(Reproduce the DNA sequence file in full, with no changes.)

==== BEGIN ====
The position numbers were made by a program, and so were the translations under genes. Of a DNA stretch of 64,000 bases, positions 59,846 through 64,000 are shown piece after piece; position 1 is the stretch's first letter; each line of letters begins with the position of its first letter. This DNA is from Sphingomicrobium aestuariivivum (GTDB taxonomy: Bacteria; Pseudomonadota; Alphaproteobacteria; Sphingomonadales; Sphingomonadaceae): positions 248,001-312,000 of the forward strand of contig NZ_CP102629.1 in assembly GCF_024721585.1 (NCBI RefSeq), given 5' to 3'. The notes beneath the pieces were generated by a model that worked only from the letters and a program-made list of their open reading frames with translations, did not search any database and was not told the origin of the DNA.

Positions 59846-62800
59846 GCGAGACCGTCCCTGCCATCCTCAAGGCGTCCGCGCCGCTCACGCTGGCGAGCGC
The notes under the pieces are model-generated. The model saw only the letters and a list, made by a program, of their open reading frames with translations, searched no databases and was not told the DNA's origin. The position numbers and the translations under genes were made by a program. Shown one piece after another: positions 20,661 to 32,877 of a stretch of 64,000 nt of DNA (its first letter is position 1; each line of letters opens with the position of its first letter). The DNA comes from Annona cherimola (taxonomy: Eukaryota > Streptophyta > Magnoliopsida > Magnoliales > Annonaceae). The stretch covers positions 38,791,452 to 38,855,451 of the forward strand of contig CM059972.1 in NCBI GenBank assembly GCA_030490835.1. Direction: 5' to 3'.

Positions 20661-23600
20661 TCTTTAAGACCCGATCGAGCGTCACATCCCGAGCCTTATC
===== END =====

The position numbers were made by a program, and so were the translations under genes. Of a DNA stretch of 64,000 bases, positions 59,846 through 64,000 are shown piece after piece; position 1 is the stretch's first letter; each line of letters begins with the position of its first letter. This DNA is from Sphingomicrobium aestuariivivum (GTDB taxonomy: Bacteria; Pseudomonadota; Alphaproteobacteria; Sphingomonadales; Sphingomonadaceae): positions 248,001-312,000 of the forward strand of contig NZ_CP102629.1 in assembly GCF_024721585.1 (NCBI RefSeq), given 5' to 3'. The notes beneath the pieces were generated by a model that worked only from the letters and a program-made list of their open reading frames with translations, did not search any database and was not told the origin of the DNA.

Positions 59846-62800
59846 GCGAGACCGTCCCTGCCATCCTCAAGGCGTCCGCGCCGCTCACGCTGGCGAGCGC
The notes under the pieces are model-generated. The model saw only the letters and a list, made by a program, of their open reading frames with translations, searched no databases and was not told the DNA's origin. The position numbers and the translations under genes were made by a program. Shown one piece after another: positions 20,661 to 32,877 of a stretch of 64,000 nt of DNA (its first letter is position 1; each line of letters opens with the position of its first letter). The DNA comes from Annona cherimola (taxonomy: Eukaryota > Streptophyta > Magnoliopsida > Magnoliales > Annonaceae). The stretch covers positions 38,791,452 to 38,855,451 of the forward strand of contig CM059972.1 in NCBI GenBank assembly GCA_030490835.1. Direction: 5' to 3'.

Positions 20661-23600
20661 TCTTTAAGACCCGATCGAGCGTCACATCCCGAGCCTTATC